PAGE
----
He explained that the GWR subsumed the remains of the so-called Great Indian Warrior Trading Path used by the Iroquois tribes such as the Cherokee, and other nations, including the Catawba and Tuscarora Indians until the Treaty of Lancaster in 1744 opened the western frontier to European settlement, pushing the native peoples farther into the mountains.

Cities such as Lancaster and York in Pennsylvania; Winchester, Roanoke and Lexington in Virginia; (Winston-)Salem, Salisbury, and Charlotte in North Carolina, and Camden in South Carolina, began either as trading post river fords or market towns that owe their origins directly to the Great Wagon Road.

Thirty-five years after that sunrise service, during the year I served as the Writer in Residence at Hollins University (which happened to lie along the GWR in a vale just north called “Big Lick,” now Roanoke), my fascination with the road was powerfully rekindled. I began moseying along Virginia’s winding and beautiful U.S. Route 11 and found all sorts of surviving references to the Great Wagon Road in various forms — place names of inns, family farms, townships, churches, battlefields and no shortage historical roadside standards.

On my trips home to Maine up Interstate 81, I realized that I was, in fact, traveling the same path my forebears had followed once upon a time in America, on the Great Wagon Road.

By the end of my time at Hollins, I’d resolved to someday drive the Great Wagon Road’s 700 miles in order to investigate how a young nation was born and how my native South grew up along what may be the most historic road in the land.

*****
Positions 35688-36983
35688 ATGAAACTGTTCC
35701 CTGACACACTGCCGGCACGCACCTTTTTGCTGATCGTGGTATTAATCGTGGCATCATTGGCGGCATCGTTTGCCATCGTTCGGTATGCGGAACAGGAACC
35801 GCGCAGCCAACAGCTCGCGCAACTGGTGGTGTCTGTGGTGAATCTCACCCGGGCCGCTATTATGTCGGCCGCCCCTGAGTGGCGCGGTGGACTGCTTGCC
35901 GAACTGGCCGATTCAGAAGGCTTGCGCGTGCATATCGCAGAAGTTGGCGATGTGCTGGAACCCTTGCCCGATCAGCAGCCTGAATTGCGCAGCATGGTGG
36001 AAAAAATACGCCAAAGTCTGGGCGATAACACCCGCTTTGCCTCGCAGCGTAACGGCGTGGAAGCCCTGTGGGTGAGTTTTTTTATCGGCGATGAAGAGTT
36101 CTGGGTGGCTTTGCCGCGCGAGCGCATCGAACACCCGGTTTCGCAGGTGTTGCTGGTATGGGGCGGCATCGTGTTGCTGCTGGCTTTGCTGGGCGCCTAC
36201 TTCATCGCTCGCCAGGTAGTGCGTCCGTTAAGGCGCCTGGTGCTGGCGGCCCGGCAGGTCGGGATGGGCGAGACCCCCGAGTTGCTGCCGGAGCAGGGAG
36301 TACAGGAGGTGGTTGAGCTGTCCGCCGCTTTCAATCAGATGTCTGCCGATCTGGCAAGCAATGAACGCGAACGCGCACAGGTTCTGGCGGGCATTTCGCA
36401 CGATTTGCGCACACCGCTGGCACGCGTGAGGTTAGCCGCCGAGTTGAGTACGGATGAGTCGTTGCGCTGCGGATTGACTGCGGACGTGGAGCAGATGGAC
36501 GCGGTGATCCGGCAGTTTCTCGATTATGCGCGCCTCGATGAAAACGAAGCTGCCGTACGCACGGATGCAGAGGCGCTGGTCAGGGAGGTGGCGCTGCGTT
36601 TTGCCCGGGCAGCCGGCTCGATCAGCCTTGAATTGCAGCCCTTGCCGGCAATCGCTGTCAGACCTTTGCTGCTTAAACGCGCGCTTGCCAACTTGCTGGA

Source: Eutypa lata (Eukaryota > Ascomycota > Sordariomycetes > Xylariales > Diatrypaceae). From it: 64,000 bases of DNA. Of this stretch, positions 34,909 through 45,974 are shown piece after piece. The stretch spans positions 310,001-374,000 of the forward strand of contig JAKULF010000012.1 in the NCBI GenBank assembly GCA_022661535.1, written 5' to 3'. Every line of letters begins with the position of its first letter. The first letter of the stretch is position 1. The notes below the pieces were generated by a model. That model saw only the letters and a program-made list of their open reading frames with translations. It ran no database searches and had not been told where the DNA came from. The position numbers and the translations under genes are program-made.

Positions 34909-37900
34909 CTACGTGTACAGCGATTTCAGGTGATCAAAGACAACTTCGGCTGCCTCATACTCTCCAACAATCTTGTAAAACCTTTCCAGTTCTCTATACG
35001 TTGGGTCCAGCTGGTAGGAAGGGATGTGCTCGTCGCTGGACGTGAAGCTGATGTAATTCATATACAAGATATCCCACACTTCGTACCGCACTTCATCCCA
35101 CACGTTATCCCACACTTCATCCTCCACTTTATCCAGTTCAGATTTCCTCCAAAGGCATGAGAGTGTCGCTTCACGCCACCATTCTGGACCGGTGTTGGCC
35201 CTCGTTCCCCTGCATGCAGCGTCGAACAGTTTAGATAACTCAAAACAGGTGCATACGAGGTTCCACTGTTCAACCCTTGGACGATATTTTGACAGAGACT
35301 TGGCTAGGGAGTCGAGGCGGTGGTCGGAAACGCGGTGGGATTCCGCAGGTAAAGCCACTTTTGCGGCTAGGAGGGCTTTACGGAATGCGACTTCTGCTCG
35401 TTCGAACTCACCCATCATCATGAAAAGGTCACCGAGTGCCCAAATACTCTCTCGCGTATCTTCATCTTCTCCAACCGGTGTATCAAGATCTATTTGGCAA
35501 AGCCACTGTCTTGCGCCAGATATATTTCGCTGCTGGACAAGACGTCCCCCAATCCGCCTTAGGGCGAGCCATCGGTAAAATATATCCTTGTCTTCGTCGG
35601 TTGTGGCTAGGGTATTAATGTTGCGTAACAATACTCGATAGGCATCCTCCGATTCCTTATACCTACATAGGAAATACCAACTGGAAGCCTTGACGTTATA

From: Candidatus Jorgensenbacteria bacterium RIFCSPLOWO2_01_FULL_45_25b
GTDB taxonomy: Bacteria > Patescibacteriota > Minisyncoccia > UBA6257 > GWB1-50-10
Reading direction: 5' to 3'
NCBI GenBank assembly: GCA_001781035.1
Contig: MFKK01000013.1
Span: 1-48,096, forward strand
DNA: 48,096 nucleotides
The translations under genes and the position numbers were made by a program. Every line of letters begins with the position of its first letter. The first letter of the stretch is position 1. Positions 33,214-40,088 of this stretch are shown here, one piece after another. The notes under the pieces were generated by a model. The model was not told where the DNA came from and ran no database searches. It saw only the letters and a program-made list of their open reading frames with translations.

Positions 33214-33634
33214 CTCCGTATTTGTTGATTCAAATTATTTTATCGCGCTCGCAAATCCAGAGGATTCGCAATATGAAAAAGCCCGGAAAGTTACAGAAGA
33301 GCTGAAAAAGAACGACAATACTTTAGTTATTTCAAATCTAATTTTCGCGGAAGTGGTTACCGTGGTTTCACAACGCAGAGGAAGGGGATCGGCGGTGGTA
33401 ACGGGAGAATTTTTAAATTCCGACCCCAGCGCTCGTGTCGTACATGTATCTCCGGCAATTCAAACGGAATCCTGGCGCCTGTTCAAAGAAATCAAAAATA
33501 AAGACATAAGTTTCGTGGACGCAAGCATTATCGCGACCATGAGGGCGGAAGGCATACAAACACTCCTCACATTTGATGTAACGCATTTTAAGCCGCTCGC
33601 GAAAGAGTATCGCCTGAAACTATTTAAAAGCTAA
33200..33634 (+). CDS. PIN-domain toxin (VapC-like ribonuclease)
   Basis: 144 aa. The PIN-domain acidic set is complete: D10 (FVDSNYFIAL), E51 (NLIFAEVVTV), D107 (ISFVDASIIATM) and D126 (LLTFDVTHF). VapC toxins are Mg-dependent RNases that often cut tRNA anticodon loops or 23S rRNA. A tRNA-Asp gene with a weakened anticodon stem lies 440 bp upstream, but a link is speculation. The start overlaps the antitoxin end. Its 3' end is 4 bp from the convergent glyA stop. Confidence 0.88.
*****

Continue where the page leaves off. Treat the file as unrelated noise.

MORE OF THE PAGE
_

Someday finally arrived when I loaded up my own Great Wagon and set off for Philadelphia just after dawn one morning in late July.

My Great Wagon happens to be a vintage 1996 Buick Roadmaster Estate wagon, an iconic American road car that automotive historians consider the last true production American station wagon built before Detroit switched to making SUVs.

Almost on a lark — or was it the sweet hand of Providence? — I bought it a decade ago from a nice lady in Pinehurst whose widowed papa had recently given up driving and had to “let go of his baby.”

Well-maintained Roadmasters, I soon learned, can fetch a tidy sum and are greatly in demand among collectors of vintage automobiles.

This one turned out to be a gem.

Its odometer had only 59,000 miles on it. The lovely fellow who’d owned it actually kept velvet on the dash. The seats were comfy and roomy, like leather La-Z-Boy recliners. It’s famous Dynaride suspension system made the vehicle glide over the road like a dream, and a 350-horsepower V-8 engine was the same one Chevy put in its Corvettes. The air conditioning system could have cooled a deli meat locker and the killer cassette audio system had the acoustics of a concert hall.

True, there were a few tiny dents and peeling paint in its fake wood grain side panels — but hey, there were in mine, too. We were perfect for each other.

I bought the car an hour after driving it.

Our four kids were amused and maybe a little embarrassed when they laid eyes on my newly acquired land yacht that Christmas.

“It’s so, well . . . big,” said one son with a wary chuckle.

You should give it a nickname,” suggested another, the family comedian. “How about The Beast?